Given the complexities involved with managing the same sort of collaboration within a single organisation, we believe it’s safe to say this collaboration will never happen.  Despite the proliferation of Electronic Data Interchange (EDI) standards, for instance, most integrations are still bespoke, requiring their own configuration and customisation.  Furthermore, each business user is different in terms of their own processes and their unique combination of applications and stages of implementation.  For example, whilst it may seem “obvious” that PLM is the owner-originator of all product related data, a client who has an existing ERP application but no PLM system may see things differently.  For them, ERP has been the lead system for so long that it becomes nominated as the “owner” of all data without much consideration.  There are no hard and fast rules in these cases, but in most instances, he decisions and timescales at least can be improved; business risks and costs reduced by enlisting a proven methodology, and scoping, justification, selection and planning undertaken prior to the project kick-off.

So, while that final destination of a unified and holistic business system isn’t something we would urge you to forget, the purpose of this article is to remind anyone undertaking an enterprise-level project like PLM that integration cannot be taken lightly or considered a minor element of the initiative.

 

Any business that does find themselves weighing up their options where integration is concerned, though, will have a number of proven options and delivery methods to consider:

  • The most efficient (and therefore rarest) form of integration: Real Time integration occurs when committing a change within the “master” application automatically propagates across the Enterprise – no rekeying, no duplication, no delay, and no errors.
  • In the case of multiple systems, a preferred approach can include the use of another stage, or what’s referred to as “middleware”.  This involves transfer to an interim area, allowing for the addition of default values and missing information, and providing an opportunity to manage the introduction point, formal validation and acceptance.  This additional stage can result in some data discrepancies and delay, but greatly simplifies the management of different roll-out and upgrade of systems.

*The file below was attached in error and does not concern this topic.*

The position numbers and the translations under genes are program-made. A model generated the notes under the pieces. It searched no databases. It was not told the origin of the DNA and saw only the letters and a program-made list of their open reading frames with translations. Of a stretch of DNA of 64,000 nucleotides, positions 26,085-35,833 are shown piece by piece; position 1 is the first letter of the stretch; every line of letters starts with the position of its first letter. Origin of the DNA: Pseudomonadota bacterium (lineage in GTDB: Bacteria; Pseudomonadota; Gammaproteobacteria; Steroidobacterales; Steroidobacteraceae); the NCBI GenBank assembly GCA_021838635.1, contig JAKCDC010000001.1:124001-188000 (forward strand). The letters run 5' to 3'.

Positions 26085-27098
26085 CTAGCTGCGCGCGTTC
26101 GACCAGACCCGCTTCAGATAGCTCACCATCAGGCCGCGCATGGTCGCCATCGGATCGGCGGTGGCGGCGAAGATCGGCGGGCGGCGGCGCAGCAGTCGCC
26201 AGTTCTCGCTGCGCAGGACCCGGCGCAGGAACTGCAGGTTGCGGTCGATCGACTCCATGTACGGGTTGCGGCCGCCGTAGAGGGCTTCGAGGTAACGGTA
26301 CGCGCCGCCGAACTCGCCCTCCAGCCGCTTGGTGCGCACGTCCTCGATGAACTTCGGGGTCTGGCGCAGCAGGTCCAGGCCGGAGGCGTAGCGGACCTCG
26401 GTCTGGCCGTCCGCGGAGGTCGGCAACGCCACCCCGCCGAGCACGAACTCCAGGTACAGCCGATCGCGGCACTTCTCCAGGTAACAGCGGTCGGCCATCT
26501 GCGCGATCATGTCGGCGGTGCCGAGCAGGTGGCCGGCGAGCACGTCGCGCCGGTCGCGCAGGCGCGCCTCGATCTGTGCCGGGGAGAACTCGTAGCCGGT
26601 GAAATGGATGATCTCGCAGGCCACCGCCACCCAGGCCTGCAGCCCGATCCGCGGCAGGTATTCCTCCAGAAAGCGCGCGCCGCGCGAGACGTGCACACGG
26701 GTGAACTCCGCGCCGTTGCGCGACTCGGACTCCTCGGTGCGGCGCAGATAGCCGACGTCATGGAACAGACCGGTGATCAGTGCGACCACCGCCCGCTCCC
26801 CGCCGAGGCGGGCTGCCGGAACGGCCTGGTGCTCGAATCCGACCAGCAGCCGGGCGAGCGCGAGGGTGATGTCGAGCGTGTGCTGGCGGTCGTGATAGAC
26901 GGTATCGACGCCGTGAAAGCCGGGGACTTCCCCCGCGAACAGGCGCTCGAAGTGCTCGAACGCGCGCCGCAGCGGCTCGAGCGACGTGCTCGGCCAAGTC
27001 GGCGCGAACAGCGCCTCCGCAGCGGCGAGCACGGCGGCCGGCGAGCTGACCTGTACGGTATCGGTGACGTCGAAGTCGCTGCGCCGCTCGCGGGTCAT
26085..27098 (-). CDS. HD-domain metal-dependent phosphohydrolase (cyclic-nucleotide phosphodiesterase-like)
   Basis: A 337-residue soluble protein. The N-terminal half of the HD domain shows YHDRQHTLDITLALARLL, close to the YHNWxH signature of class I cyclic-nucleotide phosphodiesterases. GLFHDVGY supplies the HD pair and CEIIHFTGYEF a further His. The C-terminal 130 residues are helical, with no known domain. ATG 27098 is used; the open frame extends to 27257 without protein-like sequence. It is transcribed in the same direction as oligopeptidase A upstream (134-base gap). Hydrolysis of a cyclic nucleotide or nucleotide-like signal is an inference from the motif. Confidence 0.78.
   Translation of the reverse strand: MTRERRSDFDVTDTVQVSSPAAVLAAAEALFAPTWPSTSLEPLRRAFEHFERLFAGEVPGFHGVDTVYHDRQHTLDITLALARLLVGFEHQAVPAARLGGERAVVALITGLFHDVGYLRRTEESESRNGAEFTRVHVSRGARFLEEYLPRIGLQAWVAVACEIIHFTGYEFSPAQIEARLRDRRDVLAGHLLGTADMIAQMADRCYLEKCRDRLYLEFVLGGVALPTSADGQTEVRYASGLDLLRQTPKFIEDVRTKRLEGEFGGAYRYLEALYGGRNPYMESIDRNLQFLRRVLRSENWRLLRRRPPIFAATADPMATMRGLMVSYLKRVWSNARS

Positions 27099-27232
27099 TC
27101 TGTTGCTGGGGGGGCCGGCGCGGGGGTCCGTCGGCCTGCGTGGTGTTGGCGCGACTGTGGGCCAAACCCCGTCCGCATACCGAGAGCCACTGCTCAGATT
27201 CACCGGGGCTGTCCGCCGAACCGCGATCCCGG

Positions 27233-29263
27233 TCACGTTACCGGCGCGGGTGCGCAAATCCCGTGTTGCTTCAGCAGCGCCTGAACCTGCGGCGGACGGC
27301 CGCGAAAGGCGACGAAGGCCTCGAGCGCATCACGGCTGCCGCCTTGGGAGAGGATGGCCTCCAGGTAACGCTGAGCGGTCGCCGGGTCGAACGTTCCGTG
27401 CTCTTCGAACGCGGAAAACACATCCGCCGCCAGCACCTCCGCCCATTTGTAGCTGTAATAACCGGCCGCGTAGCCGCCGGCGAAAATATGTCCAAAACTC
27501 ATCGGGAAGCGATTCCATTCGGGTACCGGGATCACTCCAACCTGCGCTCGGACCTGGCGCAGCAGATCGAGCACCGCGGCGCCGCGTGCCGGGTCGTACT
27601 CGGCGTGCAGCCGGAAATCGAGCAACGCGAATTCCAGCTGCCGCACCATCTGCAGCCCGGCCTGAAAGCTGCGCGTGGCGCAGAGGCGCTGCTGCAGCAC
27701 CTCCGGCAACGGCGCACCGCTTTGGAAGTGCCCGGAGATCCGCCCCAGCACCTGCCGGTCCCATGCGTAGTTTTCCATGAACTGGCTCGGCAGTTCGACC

• Many software suppliers provide limited import and export facilities for their systems, but that often isn’t enough.  Suppliers or partners provide “certified” export and import routines, and APIs which use predefined input and output formats such as CSV or XML.  Use of these rather than bespoke links is recommended as they are:
  1. Tested and proven in other client sites
  2. Supported by the supplier’s ongoing maintenance offering.

However, it is each company’s responsibility to check which APIs are available to suit their needs.

  • Some Suppliers provide tools to generate client specific APIs to cater for gaps in their clients’ requirements.  Use of these requires more technical competence and testing.
  • Integration tools and Applications can be used to create bespoke integration and interfaces.  Use of these requires considerable knowledge of the applications to minimise risk, and the services of an experienced third party are often (and rightly) sought when this method is considered.
  • Many clients still use what we call “Microsoft Integration”.  This is data sent as email attachments or via intranet (or worse by fax) across the extended enterprise for future use, or alternatively rekeyed.  This is by far the easiest strategy to implement from the point of view of resourcing and expertise, but is subject to considerable delay, inefficiency, duplication and error.  Even so, it is often the only way to send information to supply chain partners who cannot integrate their systems.  As in EDI, it is often the biggest organisation in the relationship that sets the standards for data transfers and their subordinate partners often rely on print and re-entry.

 

Despite the name – which is as innocuous sounding as they come – integration really can be anything but simple or intuitive.  If we take the example of customer orders and updates, these could potentially arise in a number of different sources across the extended business systems environment – ERP, CRM, EPOS, mobile applications – and could initially consist of nothing more than header details and product order lines.  Satisfying this order might be considered a difficult task with just one application to consider, but this complexity becomes compounded when we need to keep several integrated application in sync.

The same principles apply to the front end of creative product development, too: all supporting solutions must be kept in sync to avoid errors and timing issues.

This requirement has been recognised and addressed – at least to some degree – by some of the major solution providers.  They now offer complete solutions with built-in integration – a kind of one-stop offering.  However, these “complete” offerings often disappoint when examined closely: integrated offerings are often only labelled as such, and in fact are the result of the acquisition of suppliers of add-on products or plug-in modules, or partnerships with third parties.  Often these points of integration are incomplete or ineffective, and since the original developer of the acquired application may no longer be in business, there is typically little hope that the interface will be improved.

Here, as with all solution selection, the onus is firmly on the due diligence of the prospective customer.  While a pre-defined and pre-packaged unified system might sound ideal, it is only through detailed and experienced questioning and challenging that the real situation can be exposed and evaluated.  And more often than not, you will discover that there is still an integration initiative to run, despite the vendor’s initial promises.